Scottish referendum fears slam pound; stocks fall
By Herbert Lash
NEW YORK (Reuters) - Scotland's threat to secede from the United Kingdom knocked the British pound to a 10-month low against the U.S. dollar on Monday and sparked weakness in major stock markets already uncertain as to whether a cease-fire in Ukraine would hold.
For the first time this year, an opinion poll showed that Scots may vote for independence next week in a referendum that could herald the break-up of Great Britain.
The pound slumped and Britain's top shares dropped further from a recent 14-1/2-year high as companies with strong business ties to Scotland fell across the board.
One of Scotland's leaders advocating independence said Scotland would share the pound with Britain, but the U.K. government has ruled this out, leading to uncertainty about valuations, debt and the sharing of North Sea oil revenues.
"If Scotland decides to go down the road of a new currency, what effect does that have on (these companies') Scottish assets and the valuations of their Scottish assets? We don't know," said Michael Hewson, chief market analyst at CMC Markets.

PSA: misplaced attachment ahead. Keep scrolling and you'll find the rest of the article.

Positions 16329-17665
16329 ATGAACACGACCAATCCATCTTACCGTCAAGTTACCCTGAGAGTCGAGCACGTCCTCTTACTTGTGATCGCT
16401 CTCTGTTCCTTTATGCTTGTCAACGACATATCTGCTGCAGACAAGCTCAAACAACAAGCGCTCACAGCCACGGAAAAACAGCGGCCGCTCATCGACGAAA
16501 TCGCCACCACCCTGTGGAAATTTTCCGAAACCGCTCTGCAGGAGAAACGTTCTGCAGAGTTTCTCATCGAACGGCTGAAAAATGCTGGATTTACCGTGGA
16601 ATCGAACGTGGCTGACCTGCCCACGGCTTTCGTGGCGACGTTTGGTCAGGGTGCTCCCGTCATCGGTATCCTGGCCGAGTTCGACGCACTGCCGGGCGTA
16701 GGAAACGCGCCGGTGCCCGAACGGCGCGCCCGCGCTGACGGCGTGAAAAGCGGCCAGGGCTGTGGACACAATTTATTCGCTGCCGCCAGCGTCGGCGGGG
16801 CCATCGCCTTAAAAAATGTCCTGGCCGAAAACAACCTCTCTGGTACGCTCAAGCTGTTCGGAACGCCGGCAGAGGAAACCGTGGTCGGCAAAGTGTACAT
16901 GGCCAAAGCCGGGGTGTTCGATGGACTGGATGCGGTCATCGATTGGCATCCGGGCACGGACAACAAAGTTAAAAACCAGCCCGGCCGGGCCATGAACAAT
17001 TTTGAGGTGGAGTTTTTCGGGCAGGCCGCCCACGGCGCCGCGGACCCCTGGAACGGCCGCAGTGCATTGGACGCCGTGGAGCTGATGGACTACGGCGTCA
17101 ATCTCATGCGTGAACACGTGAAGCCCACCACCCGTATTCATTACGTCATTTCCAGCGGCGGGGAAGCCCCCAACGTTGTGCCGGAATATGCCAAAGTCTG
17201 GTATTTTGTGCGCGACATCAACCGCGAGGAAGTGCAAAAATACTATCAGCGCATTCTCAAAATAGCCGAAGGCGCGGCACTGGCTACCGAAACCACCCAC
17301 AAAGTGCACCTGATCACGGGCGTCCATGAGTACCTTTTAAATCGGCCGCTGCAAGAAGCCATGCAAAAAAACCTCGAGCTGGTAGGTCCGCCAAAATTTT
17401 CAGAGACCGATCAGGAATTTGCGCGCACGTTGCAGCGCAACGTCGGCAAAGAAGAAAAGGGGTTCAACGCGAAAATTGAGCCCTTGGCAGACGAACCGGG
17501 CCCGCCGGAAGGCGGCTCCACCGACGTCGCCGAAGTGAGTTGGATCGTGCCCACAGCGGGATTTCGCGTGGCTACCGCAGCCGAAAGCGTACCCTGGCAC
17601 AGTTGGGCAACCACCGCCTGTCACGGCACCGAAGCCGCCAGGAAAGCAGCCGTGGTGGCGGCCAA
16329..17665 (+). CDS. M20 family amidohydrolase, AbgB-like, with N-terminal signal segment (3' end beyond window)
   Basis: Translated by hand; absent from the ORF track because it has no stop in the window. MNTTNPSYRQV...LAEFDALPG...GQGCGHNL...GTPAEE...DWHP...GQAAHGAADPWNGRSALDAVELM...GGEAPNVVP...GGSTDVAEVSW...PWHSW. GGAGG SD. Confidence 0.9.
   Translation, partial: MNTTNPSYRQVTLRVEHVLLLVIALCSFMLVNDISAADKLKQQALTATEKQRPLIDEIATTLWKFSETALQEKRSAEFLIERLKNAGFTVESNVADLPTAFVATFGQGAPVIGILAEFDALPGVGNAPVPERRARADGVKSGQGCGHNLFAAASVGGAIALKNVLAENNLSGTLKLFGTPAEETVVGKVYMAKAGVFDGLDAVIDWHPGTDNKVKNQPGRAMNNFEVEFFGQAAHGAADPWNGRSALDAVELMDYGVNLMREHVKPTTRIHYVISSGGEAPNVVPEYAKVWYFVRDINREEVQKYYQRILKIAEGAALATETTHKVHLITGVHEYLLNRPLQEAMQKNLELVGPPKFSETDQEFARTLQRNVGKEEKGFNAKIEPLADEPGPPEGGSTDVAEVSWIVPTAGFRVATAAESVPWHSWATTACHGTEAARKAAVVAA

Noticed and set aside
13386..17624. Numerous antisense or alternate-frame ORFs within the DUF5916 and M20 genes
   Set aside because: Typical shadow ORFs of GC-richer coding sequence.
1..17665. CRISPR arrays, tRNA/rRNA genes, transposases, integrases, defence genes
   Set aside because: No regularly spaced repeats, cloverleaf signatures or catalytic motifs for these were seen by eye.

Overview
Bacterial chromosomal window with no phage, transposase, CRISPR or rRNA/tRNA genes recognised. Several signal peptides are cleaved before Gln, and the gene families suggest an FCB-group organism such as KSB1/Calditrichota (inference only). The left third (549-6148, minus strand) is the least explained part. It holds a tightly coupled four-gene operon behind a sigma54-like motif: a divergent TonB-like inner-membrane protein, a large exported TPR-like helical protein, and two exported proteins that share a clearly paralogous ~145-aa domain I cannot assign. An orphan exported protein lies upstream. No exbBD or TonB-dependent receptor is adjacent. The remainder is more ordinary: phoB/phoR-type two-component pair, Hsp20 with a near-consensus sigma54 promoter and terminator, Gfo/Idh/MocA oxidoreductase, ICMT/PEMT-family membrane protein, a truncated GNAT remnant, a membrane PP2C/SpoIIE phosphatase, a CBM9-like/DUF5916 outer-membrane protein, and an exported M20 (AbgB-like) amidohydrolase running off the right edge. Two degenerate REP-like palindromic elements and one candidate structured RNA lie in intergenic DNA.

With little economic or political news to guide trading, stocks on Wall Street also fell, but analysts said the market trend is for higher prices with the Federal Reserve not seen raising interest rates until well into 2015.
"The path of least resistance continues to be higher. That will most likely continue for the foreseeable future, especially as everybody understands while rates will go up at some point, the move from the Fed will be very gradual," said Ryan Larson, head of U.S. equity trading at RBC Global Asset Management in Chicago.
MSCI's all-country world index .MIWD00000PUS fell 0.52 percent to 430.12, while the FTSEurofirst 300 .FTEU3 index of top European shares closed down 0.4 percent at 1,390.42. Continued...